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The Carrollton Stormwater Management Program protects the quality of our surface waters - ponds, creeks and the Trinity River. Clean water is a life-giving natural resource and the centerpiece of any healthy environment. Our waterways support a wealth of wildlife and aquatic habitat, and provide us with a glimpse of nature in an urban setting.
Stormwater pollution is one of the biggest threats to the health of our surface waters. The problem is magnified by widespread development, which puts stress on the environment. By converting land from an undisturbed condition to a developed state we've covered the landscape with impervious surfaces - buildings, roads, rooftops and parking lots. Rainwater that used to soak into the ground now becomes urban runoff. As it flows over the land, the runoff collects pollutants on its way to the nearest storm drain or creek. Unlike sewage, which is collected and treated, anything that flows into the storm sewer system empties directly into waterways without any treatment. In Carrollton, the polluted stormwater runoff eventually flows into the Trinity River, impacting the source of our drinking water.
Because the sources of contaminants are so widespread - cars, streets, parking lots, lawns, golf courses, construction sites, etc. - the runoff is referred to as "nonpoint source pollution." Many daily activities contribute to NPS pollution and can take their toll on water quality.
Common pollutants include sediment, oil and grease, detergents, fertilizers, pesticides, toxic metals, and harmful bacteria. Oil and grease and detergents are washed off of roads and parking lots. Fertilizers, pesticides and herbicides are released from lawns and landscaped areas. Sediment and debris are carried off of construction sites. Pet wastes and sanitary sewer overflows are the main source of harmful bacteria or pathogens.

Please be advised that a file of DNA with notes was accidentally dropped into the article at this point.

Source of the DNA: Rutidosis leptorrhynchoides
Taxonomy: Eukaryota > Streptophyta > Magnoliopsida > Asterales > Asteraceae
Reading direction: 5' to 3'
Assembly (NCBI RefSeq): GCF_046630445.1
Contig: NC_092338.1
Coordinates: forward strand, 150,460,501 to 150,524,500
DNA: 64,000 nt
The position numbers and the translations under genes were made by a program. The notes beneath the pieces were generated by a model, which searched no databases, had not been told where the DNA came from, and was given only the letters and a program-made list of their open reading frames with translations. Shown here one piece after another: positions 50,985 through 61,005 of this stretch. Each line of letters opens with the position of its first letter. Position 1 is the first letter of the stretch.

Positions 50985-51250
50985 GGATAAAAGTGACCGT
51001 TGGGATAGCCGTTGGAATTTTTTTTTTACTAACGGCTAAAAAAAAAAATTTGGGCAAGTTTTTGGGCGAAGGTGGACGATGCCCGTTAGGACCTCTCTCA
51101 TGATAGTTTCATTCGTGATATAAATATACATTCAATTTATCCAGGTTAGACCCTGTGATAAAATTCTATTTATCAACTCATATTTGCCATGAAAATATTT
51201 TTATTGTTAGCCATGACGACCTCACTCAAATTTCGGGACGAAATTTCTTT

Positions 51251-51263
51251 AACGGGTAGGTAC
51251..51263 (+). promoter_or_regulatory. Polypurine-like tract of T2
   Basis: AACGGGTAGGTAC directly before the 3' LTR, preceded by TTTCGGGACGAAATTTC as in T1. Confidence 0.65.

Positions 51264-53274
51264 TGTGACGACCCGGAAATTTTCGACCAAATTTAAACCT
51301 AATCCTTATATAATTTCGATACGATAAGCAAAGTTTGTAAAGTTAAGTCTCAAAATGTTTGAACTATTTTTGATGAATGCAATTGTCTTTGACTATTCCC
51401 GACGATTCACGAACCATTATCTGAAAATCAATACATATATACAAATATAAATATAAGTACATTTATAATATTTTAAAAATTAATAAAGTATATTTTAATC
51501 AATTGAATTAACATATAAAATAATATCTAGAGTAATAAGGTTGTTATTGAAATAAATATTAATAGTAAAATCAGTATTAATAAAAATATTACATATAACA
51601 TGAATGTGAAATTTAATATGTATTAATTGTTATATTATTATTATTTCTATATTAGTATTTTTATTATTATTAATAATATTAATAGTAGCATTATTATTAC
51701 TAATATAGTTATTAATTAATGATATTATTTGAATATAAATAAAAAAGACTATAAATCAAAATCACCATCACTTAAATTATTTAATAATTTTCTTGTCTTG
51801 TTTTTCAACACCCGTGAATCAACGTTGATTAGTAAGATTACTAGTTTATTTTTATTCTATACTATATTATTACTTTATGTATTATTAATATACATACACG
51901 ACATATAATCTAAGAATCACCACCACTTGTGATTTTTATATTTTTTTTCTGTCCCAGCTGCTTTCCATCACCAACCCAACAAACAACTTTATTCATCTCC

To reduce the impacts of stormwater pollution on surface waters, The U.S. Environmental Protection Agency has issued regulations for urban areas, such as Carrollton. The Storm Water Phase II regulations are designed to guide our efforts to reduce water pollution. Under the rules, the city has a permit and is required to develop a program to minimize the amount of contaminants discharged from the storm sewer system.
As a Phase II Level 4 city under the current permit, Carrollton must implement six minimum measures to improve storm water quality. The creation of a stormwater management program for the City of Carrollton is a huge task and civic participation and support are necessary in order to adequately protect our water resources and the environment. It's important to realize that we, the citizens - not industry - are responsible for most of today's water quality impacts. As stewards of this indispensable resource, we must make changes in our daily activities to preserve the ecological integrity of our waterways for generations to come. Remember, it's our water so let's "Take it personally!"
If you would like for the City of Carrollton to come and give a presentation to your school or homeowner's association, please give us a call at 972-466-5727.
To report an incident that negatively impacts our water, please contact us.